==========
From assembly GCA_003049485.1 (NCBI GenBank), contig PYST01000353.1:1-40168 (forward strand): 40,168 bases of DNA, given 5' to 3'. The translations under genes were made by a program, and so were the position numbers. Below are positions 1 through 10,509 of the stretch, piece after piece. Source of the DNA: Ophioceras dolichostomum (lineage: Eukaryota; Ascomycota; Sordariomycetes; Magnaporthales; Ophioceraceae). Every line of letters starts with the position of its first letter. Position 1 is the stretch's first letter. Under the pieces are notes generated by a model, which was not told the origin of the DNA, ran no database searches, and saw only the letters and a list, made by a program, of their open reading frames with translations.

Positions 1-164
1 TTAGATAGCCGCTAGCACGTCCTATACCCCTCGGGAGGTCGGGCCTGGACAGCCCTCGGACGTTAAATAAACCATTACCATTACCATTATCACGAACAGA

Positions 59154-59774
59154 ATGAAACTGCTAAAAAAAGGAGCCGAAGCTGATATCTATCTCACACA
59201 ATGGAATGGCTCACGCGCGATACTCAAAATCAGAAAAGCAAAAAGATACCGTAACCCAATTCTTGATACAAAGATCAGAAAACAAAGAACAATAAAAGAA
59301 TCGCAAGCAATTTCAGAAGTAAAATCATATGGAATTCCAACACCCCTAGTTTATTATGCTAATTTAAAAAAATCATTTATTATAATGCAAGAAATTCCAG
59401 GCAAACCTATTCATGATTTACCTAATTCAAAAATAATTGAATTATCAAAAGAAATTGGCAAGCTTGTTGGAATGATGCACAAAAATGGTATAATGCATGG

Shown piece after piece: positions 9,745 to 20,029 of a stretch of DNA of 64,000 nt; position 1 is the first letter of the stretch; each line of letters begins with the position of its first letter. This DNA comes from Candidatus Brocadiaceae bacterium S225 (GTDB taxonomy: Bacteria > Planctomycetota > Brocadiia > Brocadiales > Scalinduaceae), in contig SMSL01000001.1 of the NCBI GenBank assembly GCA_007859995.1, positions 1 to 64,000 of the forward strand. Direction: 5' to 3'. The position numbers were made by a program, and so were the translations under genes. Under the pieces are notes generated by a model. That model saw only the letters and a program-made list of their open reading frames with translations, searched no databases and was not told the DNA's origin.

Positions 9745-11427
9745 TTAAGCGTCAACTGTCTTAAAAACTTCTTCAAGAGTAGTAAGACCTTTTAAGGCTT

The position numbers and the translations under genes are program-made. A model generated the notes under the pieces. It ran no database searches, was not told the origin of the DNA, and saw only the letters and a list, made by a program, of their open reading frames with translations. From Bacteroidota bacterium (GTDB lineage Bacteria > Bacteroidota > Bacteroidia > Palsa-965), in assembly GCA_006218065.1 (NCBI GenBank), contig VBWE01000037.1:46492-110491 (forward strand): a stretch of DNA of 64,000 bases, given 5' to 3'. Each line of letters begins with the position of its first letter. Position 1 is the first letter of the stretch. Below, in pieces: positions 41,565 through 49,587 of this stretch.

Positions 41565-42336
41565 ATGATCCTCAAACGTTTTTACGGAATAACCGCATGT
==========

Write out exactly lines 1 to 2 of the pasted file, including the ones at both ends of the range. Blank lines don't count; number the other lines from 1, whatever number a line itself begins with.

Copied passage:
From assembly GCA_003049485.1 (NCBI GenBank), contig PYST01000353.1:1-40168 (forward strand): 40,168 bases of DNA, given 5' to 3'. The translations under genes were made by a program, and so were the position numbers. Below are positions 1 through 10,509 of the stretch, piece after piece. Source of the DNA: Ophioceras dolichostomum (lineage: Eukaryota; Ascomycota; Sordariomycetes; Magnaporthales; Ophioceraceae). Every line of letters starts with the position of its first letter. Position 1 is the stretch's first letter. Under the pieces are notes generated by a model, which was not told the origin of the DNA, ran no database searches, and saw only the letters and a list, made by a program, of their open reading frames with translations.

Positions 1-164